“Originally, my role was to find ideas for students to pursue in the program,” he says. “But it became clear that the program needed restructuring. So, we did a lot of analyzing and planning and ended up integrating it with the Sustainability Scholars program. Now, we’re calling it the Cougar Changemakers Program, and it’s an optional engagement opportunity for students seeking change. It provides opportunities for them to offer their own ideas for emphasizing sustainability on campus.”

Jay Medina

Jay Medina

One aspect of the internship experience that Ellison and Medina identify as a highlight was participating in in a reading group the center’s internship coordinator Ashley Lavender created. Lavender, who also teaches at the College, was intent on helping the interns work through their concerns about issues of racism and inequity against the backdrop of this summer’s protests regarding policing and social justice. It was an initiative that exemplifies the center’s holistic approach to sustainability and complements its vision of building an intentional, inclusive community by educating and empowering its student-interns.

The group read Ibram X. Kendi’s How to be an Antiracist, which explores the systemic nature of racism and how to move beyond it.

RELATED: Find out how the Center for Sustainable Development partnered with Addlestone Library to create a digital collection of anti-racist literature.

“I think it’s really important to have conversations about racism,” says Ellison. “I think the reading group gave us all the space to move outside our comfort zone to talk about something that’s important to each of us, but not something that we’re well trained to address.”

For Medina, the conversations were personal and powerful.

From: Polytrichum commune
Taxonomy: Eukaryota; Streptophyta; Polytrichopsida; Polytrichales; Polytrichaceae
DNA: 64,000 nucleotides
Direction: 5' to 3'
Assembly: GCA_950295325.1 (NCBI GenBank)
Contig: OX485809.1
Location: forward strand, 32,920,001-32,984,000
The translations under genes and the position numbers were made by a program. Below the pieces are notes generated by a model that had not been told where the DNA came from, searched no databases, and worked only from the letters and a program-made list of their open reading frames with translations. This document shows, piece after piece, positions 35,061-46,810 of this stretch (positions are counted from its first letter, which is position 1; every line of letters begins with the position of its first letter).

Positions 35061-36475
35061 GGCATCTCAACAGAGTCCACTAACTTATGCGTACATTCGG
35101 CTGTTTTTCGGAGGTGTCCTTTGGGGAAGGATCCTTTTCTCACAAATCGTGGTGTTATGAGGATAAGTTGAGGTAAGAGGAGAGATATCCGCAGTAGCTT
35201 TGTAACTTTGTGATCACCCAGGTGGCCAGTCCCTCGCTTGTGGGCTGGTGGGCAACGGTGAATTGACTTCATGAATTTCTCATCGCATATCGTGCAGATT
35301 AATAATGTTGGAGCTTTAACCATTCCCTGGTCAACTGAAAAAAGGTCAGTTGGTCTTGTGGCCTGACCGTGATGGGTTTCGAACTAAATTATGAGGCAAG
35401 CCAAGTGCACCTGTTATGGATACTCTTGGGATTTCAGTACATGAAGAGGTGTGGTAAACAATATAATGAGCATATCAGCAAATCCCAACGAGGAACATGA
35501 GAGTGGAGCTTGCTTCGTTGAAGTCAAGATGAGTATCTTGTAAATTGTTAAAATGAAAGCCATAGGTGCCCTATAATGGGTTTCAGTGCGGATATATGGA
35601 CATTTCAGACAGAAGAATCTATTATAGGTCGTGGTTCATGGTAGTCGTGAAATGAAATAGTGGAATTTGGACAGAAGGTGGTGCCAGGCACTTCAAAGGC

“I volunteered to lead the second discussion,” he says. “Racism has impacted my life personally, and I wanted us to address some pretty tough questions within the group. In my view, discussions like this provide two different kinds of spaces, one for learning and one to comfort the people who are most affected by this moment – Black people in America. It’s important to learn about and be an ally to other people of color. That means means educating myself on how to be an ally to Black people and learn about the Black experience in America – something I was able to make progress on through this reading group.”

Daniela Arenas

Daniela Arenas

And Daniela Arenas, a studio art major who served as the center’s social media and graphic design intern this past summer, appreciates that the internship helped her develop marketable skills for the workforce as well as a better understanding of social issues.

“One of the things that I value about interning at the center,” she says, “is that the staff and professors are not only your advisors, they’re there to help you grow in every way, personally and professionally. They make sure you’re aware of the many opportunities to participate in events and initiatives around campus. And one of those was the reading group.”

Arenas says she walked away with a new perspective.

“I’m from Bogota, Colombia, and, honestly, I didn’t realize what racism was until I moved to the U.S. I come from a classist society, which I understand, but I didn’t understand racism before joining the discussion group,” says Arenas, noting that she almost cried at hearing the experiences of others. “On the whole, the discussion group was a great opportunity to expand my awareness. And I would say the same of my internship experience in general.”

Check out the Center for Sustainable Development website for additional information about the internship program.